Hotel Omm has turned into Sir Victor Hotel, a boutique company from Amsterdam. Meanwhile, Roca Moo, the Barcelona outpost of the Roca brothers El Celler de Can Roca has become Mr. Porter Barcelona. The masculine lean of the names seem culturally deaf in these #metoo times. There’s more, Mr. Porter Amsterdam started life out as a steakhouse. Another somewhat dated concept as everyone but the US president is getting on the alarm expressway over the gasses bovines emit. Yet neither of these two observations mar what turns out to be an excellent meal.
Mr. Porter Barcelona replaces Roca Moo in the new Sir Victor Hotel.
The Hotel Om vibe has been maintained to the degree that I struggle to remember what the former lobby looked like? I think it was the same? But no, the new group would surely have put their mark on it.
The dining room at Mr. Porter is completely refurbished with semi-circular leather banquettes and dramatic lighting.
The dining room is completely different. The large windows still flank one side, with Calder like sculptures arranged amidst a green wall. But whereas a small show kitchen used to be opposite the windows, it is now vast and placed off to one side. The customary tables have given way to plush leather, semi-circular banquettes. They are huddled together, back to back in the center of the room. Two brown chairs are assigned to each one. Still, if you are in the middle on the sofa, you will still have to ask your fellow dinners to get up should you need the facilities. It does make for a striking room, particularly as the roundness of it all is echoed in the large round lights that hang above.
My lunch date and I are led to our table by a young Bulgarian woman with red lipstick and a perfect fringe. Our waiter turns out to be Filipino and tosses out delightful one-liners throughout the meal.
Mr. Porter is ostensibly a steakhouse but there are many pescatarian and vegetarian options.
The menu turns out to be ¼ meat with more vegetarian options then I have seen on a Barcelona menu for a while. This is a boon of eating at a foreign restaurant, I don’t have to wade through the obligatory our take on croquettes, our take on Ensalada Russa – Patatas bravas, en la Manera de Mr. Porter.
Instead, we start off with the complimentary focaccia, which comes from the oft mentioned wood-burning oven and is more flatbread than focaccia. Particularly when it is served with yogurt, tahini, and chilies to swab through. We “have” to try the chargrilled leek, according to our waiter. It’s a dead ringer for a calçot and I find it disorienting that there is not a hint of Romesco anywhere. There is yellowtail sashimi so good I could have easily eaten 3 portions myself, that wouldn’t be out of place in Roka or the likes.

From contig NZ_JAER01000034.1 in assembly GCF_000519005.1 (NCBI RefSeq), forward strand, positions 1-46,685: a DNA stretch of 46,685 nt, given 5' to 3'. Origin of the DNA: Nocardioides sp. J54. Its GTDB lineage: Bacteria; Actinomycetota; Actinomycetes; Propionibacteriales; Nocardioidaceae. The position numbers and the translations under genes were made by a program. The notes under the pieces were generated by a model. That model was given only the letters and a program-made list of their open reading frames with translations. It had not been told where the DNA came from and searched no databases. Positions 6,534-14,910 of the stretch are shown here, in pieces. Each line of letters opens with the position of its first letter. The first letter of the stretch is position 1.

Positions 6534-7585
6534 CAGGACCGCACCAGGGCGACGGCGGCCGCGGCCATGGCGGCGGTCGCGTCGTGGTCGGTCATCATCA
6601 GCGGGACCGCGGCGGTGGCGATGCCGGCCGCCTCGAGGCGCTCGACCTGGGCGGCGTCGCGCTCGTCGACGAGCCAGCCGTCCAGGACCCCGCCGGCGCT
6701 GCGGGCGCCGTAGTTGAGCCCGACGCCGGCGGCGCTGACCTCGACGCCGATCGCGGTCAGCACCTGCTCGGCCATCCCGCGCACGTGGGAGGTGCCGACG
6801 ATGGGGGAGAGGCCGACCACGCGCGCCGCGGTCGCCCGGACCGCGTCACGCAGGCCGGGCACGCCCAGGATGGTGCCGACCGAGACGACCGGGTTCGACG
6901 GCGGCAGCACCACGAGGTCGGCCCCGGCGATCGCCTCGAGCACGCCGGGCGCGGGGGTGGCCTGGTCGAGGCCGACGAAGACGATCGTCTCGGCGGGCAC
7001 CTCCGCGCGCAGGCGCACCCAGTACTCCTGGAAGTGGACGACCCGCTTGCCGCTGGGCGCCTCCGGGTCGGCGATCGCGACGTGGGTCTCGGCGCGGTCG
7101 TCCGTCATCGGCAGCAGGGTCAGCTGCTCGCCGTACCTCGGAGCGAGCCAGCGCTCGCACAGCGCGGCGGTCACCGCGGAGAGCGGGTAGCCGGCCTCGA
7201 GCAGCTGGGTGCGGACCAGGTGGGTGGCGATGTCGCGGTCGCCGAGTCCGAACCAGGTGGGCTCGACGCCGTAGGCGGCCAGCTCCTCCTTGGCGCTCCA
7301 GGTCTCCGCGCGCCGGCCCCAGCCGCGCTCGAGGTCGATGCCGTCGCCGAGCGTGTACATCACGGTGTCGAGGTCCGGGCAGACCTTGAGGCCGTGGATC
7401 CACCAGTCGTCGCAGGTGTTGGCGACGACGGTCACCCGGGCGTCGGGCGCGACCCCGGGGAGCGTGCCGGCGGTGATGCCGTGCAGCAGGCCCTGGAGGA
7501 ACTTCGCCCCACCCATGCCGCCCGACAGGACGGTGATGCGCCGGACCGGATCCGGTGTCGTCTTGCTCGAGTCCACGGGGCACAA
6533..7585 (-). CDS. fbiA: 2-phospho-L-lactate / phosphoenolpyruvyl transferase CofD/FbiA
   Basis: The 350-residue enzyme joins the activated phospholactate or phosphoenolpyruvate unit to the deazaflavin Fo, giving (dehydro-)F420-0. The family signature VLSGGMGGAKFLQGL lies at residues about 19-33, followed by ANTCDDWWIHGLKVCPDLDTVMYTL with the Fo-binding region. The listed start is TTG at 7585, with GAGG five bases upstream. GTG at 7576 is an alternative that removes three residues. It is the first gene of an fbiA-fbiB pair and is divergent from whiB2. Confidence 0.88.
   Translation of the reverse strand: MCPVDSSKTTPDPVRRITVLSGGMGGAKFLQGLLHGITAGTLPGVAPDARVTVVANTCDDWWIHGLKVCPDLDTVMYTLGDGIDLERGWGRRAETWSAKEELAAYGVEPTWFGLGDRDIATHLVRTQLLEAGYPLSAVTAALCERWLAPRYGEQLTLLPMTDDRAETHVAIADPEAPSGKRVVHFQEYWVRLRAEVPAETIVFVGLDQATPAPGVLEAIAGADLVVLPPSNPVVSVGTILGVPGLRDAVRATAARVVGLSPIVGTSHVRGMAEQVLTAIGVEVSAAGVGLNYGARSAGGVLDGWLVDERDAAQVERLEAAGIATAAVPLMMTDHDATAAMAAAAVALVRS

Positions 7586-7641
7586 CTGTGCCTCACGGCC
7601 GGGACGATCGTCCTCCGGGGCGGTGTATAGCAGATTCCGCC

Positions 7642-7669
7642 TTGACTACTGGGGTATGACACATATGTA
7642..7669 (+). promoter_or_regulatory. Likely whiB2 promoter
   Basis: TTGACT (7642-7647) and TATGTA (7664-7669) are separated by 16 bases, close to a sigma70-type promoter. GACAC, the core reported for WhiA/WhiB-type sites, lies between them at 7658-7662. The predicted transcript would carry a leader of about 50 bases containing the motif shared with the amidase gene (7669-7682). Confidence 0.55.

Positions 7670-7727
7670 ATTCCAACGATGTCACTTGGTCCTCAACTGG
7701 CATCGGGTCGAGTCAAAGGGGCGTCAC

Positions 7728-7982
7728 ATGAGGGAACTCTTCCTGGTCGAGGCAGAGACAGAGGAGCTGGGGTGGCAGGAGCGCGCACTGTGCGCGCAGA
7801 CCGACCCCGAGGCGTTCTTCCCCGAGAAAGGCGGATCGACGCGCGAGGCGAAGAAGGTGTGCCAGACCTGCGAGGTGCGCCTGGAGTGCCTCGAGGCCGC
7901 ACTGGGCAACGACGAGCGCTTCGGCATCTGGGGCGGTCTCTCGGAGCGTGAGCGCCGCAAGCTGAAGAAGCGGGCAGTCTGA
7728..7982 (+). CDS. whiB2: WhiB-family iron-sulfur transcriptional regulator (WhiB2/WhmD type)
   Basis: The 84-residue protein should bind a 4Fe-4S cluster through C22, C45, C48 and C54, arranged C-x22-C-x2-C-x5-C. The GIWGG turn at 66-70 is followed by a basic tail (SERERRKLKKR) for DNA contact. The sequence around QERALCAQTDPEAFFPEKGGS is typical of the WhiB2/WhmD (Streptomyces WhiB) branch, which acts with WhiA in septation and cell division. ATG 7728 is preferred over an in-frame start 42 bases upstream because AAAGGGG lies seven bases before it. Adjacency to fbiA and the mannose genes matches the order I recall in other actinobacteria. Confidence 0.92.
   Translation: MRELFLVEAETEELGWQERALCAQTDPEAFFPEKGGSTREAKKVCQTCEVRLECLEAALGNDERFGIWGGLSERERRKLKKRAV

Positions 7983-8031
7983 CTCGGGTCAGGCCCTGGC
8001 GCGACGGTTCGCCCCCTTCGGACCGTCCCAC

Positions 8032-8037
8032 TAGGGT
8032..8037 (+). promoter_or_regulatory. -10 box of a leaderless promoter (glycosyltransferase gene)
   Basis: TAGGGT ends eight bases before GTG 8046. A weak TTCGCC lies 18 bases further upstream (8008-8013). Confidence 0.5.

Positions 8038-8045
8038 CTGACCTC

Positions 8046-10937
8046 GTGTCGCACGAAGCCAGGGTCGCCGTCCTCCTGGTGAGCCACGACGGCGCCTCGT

The vegetable-based dishes at Mr. Porter shine out and generally have a dramatically different style relying on ingredients that are not typically highlighted like fresh summer corn.
The shaved salad of courgette is as spectacular as everyone says and relies on courgettes with not even a hint of bitterness. The shrimp comes with wedges of avocado and shucked corn kernels that have been blistered briefly in a pan. I only ever encounter corn in Peruvian restaurants in Barcelona. And then, it’s the large pale kind. Pan blistered fresh corn is one of the joys of summer time.
It’s our next dish that makes the thought I have been circling around come into clear view. A liver pate that makes me think of The Barbary in London. Mr. Porter is in Barcelona but it could be anywhere. It could be on one of those side streets off Harrods or some high ceiling place in Manhattan where everyone has great hair. At Mr. Porter Barcelona, there is no reference to the city it’s in, except perhaps the inclusion of more fish dishes. It’s food for jet setters, people who may have started the week in Rome, stopped off in Paris and are finishing the week off in Barcelona.
I can’t not order the dish I’ve seen all over Instagram. A chocolate shell, the size, and shape of a soccer ball. Nitrogen is poured on top so that smoke cascades off the table dramatically. The waiter’s white-gloved hands pick the thing up and smash it back on to the table to reveal jewel-like contents. A couple of meringues and other sweet debris. More exciting to watch than to eat.
Mr. Porter Barcelona will prove to be popular, I’m sure. I also think it will be a marker that an influx of a different type is finding the city appealing and might consider it as a second (or third) home material. Case in point, just up the street where Passeig de Gracia meets the Diagonal there is a Mandarin Oriental Residences opening. And the jewel in its crown, the Penthouse apartment is going on sale for an eye-watering 36 million euros.
Mr. Porter Barcelona
C/ de Roselló 265
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